May 23, 2011, 11:33 p.m.
posted by un
Nearly everything considered in this chapter related specifically to XML. However, you may be considering building XML support into your application because of increasing demands for integration with other applications or the need to exchange common business documents electronically with trading partners. Requirements like these come with a few issues that have nothing to do with XML specifically but that you may want to consider.
Looking Up and Converting Coded Values
In Chapter 10 we talked about looking up UPC numbers used in purchase orders from customers and converting them to the item numbers used in our own systems. This is just one example of a common problem. Chapter 9 hinted at another potential problem in the discussion of the X12 purchase order example. A common practice in retail and grocery orders is to send an identifier, such as a DUNS number with a four-digit location suffix, as a ship to location rather than sending the full name and physical address. It is common for EDI management systems to allow users to define their own lookup and cross-reference tables for such purposes. However, the situation might be easier for users to deal with if lookup and cross-reference features were included in their business applications. I have seen such features in high-end enterprise resource planning (ERP) systems but have not seen them frequently in lower-end systems.
In addition to lookup and cross-reference tables, there may be data that, while not cross-referenced or converted, is required by trading partners. One example is a customer-assigned vendor number that might be required in all invoices and shipment notices sent to that customer. The vendor number could certainly be hard-coded into the appropriate XSLT stylesheets. However, it would be much more user friendly if there were a user-defined field where it could be maintained in the application's customer information subsystem. Similar information might need to be stored for each ship to location and each line item of a purchase order. For example, a UPC number might be the primary item identifier used to cross-reference against the item numbers used internally. But there may be one or more secondary identifiers that need to be captured and sent back to customers on invoices and purchase orders. I know it sounds like overkill, but it is common practice.
There are examples beyond just the traditional procurement cycle. State and federal agencies may assign organizations identifiers for certain types of regulatory compliance. If compliance data needs to be reported electronically, having fields for the identifiers in your own company record would be much easier than hard-coding them in your XSLT stylesheets.
Business Process Support
This is another area that goes beyond the scope of this book, but you need to be aware of this issue. The book has dealt with data and technical approaches for processing data at a fairly detailed level. Business process support has to do with the overall context in which the data is exchanged. This is most often a factor when dealing with business processes that cross organizational boundaries but may be a factor with internal systems that manage work flow.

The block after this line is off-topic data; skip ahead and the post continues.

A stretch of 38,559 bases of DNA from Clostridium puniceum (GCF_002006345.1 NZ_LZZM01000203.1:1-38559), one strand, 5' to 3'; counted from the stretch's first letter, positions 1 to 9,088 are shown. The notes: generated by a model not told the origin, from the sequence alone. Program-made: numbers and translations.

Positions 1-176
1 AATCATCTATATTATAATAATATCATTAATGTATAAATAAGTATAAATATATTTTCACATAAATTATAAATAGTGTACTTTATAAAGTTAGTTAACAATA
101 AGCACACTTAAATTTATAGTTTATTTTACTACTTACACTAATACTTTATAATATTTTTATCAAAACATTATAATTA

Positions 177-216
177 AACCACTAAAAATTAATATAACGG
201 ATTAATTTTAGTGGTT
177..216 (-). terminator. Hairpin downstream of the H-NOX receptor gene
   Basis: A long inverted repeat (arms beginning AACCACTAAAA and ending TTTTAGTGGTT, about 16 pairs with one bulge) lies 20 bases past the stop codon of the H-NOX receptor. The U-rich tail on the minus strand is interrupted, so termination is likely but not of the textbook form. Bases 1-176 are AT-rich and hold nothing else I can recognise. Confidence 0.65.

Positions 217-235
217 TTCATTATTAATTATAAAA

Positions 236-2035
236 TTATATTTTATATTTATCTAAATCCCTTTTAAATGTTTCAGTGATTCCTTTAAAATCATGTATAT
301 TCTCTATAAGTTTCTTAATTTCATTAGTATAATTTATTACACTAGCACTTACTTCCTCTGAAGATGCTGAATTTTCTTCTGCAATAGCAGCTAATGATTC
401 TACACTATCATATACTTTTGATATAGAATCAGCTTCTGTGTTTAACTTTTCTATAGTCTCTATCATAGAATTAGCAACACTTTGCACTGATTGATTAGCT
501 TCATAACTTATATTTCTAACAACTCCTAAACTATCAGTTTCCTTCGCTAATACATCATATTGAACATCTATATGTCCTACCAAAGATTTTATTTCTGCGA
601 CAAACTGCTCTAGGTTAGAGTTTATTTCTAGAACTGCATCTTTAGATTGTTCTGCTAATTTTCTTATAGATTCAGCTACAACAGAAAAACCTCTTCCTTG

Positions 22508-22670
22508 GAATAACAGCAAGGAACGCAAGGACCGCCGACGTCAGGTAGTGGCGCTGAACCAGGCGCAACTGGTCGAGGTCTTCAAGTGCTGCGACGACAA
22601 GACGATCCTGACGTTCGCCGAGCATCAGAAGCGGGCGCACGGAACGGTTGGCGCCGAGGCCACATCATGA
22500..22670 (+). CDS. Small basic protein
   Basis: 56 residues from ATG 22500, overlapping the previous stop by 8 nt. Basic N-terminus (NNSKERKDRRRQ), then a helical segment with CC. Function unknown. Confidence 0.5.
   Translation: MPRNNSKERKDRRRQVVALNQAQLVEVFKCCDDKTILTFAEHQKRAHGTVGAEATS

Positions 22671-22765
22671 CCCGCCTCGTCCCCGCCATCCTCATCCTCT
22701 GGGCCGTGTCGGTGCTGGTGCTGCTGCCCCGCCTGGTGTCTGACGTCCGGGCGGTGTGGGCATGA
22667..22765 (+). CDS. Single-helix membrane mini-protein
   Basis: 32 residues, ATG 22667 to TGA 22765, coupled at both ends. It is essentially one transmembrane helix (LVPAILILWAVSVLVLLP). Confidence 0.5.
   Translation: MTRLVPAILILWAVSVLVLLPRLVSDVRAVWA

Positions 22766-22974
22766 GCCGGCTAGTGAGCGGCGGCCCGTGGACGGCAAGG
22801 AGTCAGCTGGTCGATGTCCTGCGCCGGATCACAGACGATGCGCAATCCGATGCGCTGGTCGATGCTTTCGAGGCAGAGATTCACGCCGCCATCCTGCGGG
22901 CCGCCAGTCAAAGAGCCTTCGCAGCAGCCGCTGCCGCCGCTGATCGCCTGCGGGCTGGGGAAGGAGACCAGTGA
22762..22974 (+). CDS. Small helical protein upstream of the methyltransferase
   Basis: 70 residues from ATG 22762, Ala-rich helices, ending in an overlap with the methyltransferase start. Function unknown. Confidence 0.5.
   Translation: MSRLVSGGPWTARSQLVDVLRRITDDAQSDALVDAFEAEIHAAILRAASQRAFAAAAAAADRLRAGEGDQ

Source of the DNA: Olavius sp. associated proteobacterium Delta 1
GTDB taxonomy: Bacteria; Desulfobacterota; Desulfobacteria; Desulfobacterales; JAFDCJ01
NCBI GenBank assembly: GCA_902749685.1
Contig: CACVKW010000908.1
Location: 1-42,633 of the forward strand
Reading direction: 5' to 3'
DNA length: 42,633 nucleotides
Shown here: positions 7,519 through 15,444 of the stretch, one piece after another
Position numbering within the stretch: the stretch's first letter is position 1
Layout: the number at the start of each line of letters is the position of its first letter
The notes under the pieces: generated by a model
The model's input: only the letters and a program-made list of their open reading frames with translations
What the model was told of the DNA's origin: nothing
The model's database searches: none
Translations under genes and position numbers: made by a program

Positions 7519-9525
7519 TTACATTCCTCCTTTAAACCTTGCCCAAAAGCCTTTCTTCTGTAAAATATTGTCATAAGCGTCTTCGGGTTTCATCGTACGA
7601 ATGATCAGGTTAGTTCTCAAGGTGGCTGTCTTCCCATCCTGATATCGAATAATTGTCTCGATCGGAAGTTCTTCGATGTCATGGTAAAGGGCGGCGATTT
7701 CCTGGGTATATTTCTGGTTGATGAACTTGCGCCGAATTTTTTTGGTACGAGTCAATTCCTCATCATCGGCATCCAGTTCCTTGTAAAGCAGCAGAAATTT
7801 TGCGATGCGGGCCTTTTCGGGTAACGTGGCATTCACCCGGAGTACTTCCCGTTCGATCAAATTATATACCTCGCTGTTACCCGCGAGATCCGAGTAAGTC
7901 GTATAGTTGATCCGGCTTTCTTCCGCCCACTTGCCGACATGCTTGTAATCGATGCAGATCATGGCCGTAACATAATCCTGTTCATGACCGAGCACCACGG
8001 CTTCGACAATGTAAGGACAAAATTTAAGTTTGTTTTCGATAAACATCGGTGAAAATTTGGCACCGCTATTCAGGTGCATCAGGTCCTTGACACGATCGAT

In the cross-organizational sector, several groups such as RosettaNet, the Uniform Code Council in cooperation with the European Article Numbering Association (UCC/EAN), and UN/CEFACT have or are beginning to develop models that describe common business processes such as procurement, fulfillment, and payment. These models describe a series of actions that might together constitute a process. They define not only the data that might be exchanged in each step but also the conditions that must be satisfied to move from one step to the next. For example, a purchase order might be exchanged in one step of a procurement process. The process might then specify the conditions under which the order is accepted or rejected. The next step might specify that a purchase order acknowledgment be returned with specific information regarding acceptance or rejection. The model might specify different succeeding steps depending on the order status. These models can be very comprehensive, with some even considering what constitutes a legally binding contract.
It is difficult at this time to know whether or not these efforts will have an impact on requirements for business applications, and if so how great the impact will be. In some scenarios the impact would be considerable. In the case of ebXML (Electronic Business XML, www.ebxml.org), full support for the framework requires that applications be configurable using business process information read from a special type of XML document. Applications may also need to maintain certain information about the state of business processes that they don't currently track.
My own opinion is that many of these initiatives are premature. They are too ambitious not only in terms of the ability of application vendors to absorb the requisite technology but also in terms of the ability of organizations to adopt the processes. If these initiatives gain significant following, my best assessment is that it will still be several years before they do have significant impact on most business applications. It would, however, be prudent to at least monitor them.